Posted On June 26, 2014

Releasing Strongholds

by | Jun 26, 2014 | The Gospel and the Christian Life

As Thomas ‘A Kempis wrote, “No one is perfect or so holy as to be without some temptation; nor can we ever be totally free of them.”[1] This is true because we live within flesh, that is, the very temptations that distract us from living the spiritual life in Christ we strive for, are embedded within us. Granted, we are being conformed to the image of Christ (Eph. 5.1) more and more daily—through sanctification. But how we respond to the struggles of these strongholds in our lives says a lot about our maturity. A working definition of stronghold should be established at this point; a habitual or continual temptation, trial, or act of sin.
Truth be told, we either grow to love our strongholds or despise our captivity to them. So, how does the Christian move forward—to live a life of purity and integrity—one which “eschews evil” (Job 1:1)? As many Christians before us have noted, temptations are always going to be there, the trials however, can be changed from failures to learning experiences. Here are three valuable points to help you release the stronghold in your life.
1. Seek God’s Help
 As the Apostle John noted, “We can do nothing without God” (John 15.5). I find this to be the first indicator of whether or not the temptation is a stronghold. If I am unwilling to come before God with my problem, then I know it is a stronghold. For example, if I would rather “keep” my stronghold around, trying to defeat it on my own (or ‘quit’ doing what I know to be wrong), then clearly, I have marked this temptation and accepted it. It may seem like I’m fighting it, but only with flesh—the flesh cannot defeat the flesh; only the Spirit can defeat the flesh. The temptation then becomes a stronghold and will eventually take up residence, in my flesh—which is just what the flesh desires. So, the first step is to seek God’s help—ask the Lord of creation to open your eyes to the temptation’s evil and provide you strength to overcome it (1 Cor. 10:13). And even more important, ask the Lord to reveal your heart to you.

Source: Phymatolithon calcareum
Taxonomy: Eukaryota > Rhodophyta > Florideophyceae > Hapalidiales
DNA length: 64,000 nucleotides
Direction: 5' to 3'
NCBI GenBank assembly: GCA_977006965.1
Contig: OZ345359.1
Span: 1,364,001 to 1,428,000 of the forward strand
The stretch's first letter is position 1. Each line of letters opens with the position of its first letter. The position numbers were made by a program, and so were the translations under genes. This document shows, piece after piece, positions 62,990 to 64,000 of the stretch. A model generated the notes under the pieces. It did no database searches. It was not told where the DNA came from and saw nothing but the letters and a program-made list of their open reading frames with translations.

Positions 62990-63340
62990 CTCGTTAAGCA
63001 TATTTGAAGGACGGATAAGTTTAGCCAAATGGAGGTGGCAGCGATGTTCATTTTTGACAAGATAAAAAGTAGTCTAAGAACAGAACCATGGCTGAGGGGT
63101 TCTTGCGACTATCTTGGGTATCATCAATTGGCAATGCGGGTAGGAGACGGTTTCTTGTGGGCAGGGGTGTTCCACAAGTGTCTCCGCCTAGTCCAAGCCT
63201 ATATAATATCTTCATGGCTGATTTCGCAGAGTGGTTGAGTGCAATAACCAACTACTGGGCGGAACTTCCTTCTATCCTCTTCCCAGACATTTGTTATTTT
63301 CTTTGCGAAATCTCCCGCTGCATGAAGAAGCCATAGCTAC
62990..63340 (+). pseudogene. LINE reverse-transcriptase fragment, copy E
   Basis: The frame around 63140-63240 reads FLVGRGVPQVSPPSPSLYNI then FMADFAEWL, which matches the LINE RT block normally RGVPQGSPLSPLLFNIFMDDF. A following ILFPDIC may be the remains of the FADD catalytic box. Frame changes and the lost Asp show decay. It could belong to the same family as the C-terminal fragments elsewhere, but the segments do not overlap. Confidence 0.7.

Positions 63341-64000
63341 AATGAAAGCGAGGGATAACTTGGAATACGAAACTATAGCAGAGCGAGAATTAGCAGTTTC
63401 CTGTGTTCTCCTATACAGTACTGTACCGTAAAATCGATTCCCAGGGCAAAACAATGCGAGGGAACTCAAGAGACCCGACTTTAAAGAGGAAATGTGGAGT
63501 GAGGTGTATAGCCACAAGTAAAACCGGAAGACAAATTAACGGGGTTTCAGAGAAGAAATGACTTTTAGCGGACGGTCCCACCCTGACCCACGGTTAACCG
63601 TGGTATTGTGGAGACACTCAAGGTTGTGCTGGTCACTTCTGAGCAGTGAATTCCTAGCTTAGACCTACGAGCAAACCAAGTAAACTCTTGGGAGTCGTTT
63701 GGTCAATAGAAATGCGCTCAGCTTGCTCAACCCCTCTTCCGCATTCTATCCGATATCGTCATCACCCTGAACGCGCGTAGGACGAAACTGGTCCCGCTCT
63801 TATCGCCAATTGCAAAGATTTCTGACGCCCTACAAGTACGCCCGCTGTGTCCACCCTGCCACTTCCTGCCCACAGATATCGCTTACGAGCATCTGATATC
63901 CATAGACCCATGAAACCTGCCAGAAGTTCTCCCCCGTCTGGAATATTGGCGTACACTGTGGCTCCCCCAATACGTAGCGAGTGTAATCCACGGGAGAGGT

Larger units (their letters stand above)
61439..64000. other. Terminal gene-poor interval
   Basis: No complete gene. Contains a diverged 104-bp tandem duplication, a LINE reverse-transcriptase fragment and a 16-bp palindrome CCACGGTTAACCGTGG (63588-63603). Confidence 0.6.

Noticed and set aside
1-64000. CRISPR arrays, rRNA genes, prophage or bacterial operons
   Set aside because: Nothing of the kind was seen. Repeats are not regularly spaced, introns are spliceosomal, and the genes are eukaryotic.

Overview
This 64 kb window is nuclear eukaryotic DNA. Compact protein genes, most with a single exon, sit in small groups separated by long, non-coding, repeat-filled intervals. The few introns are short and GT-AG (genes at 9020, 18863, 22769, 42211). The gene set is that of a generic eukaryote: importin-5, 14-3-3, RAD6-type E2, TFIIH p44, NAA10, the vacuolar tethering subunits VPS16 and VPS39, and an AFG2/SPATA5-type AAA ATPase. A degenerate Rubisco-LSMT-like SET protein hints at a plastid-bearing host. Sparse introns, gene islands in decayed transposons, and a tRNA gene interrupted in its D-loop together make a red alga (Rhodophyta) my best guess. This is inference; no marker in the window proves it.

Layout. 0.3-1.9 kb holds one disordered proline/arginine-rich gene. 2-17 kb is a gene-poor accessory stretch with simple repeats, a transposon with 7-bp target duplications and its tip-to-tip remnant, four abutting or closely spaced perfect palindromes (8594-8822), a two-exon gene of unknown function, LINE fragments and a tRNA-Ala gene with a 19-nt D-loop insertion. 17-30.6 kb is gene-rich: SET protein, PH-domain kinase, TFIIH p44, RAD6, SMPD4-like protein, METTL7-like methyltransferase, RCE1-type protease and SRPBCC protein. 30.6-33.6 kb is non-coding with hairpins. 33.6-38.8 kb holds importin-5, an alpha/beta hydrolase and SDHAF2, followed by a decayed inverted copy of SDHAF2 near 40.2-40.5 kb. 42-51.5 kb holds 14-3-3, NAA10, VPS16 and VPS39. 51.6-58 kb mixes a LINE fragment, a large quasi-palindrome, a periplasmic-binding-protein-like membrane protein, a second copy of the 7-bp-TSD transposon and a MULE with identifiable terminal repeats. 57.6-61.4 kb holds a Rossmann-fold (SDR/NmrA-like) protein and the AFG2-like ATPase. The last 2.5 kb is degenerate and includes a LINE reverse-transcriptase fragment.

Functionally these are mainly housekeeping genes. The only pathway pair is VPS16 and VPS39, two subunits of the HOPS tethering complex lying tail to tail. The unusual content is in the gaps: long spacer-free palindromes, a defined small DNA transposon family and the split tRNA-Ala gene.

2. Seek Mature Guidance
 The next step is to find a trusted and mature believer, a mentor is best. This person should be someone you can confide in, someone who will pray for you—earnestly. It seems unrealistic to find these individuals, but they’re out there. I personally belong to a pastor’s support group. Each week we examine hardships, trials, and temptations, as well as burdens. This is medicine for the soul. As James the Apostle stated, “the prayer of faith will save the one who is sick, and the Lord will raise him up. And if he has committed sins, he will be forgiven. Therefore, confess your sins to one another and pray for one another, that you may be healed. The prayer of a righteous person has great power as it is working” (5:15-16). Confession releases the stronghold because now it is no longer a silent obsession, but a “public” profession. Confession confronts the stronghold face to face.
3. Stay Implanted in God’s Word
 There is not much more than I can add to the title. God’s Word has power (Heb. 4:12). I would suggest that repeating back Scripture can be valuable in time of vulnerability. I know that I have many times recited to myself, “I’m taking this thought captive and giving it to Christ” (2 Cor. 10:4). Reassure and encourage yourself by staying implanted within the pages of Scripture—a shield, refuge, and home. There is no power like Christ and He is the Word (John 1:1).


[1] Thomas ‘A. Kempis. The Imitation of Christ. Random House, 1998. 16

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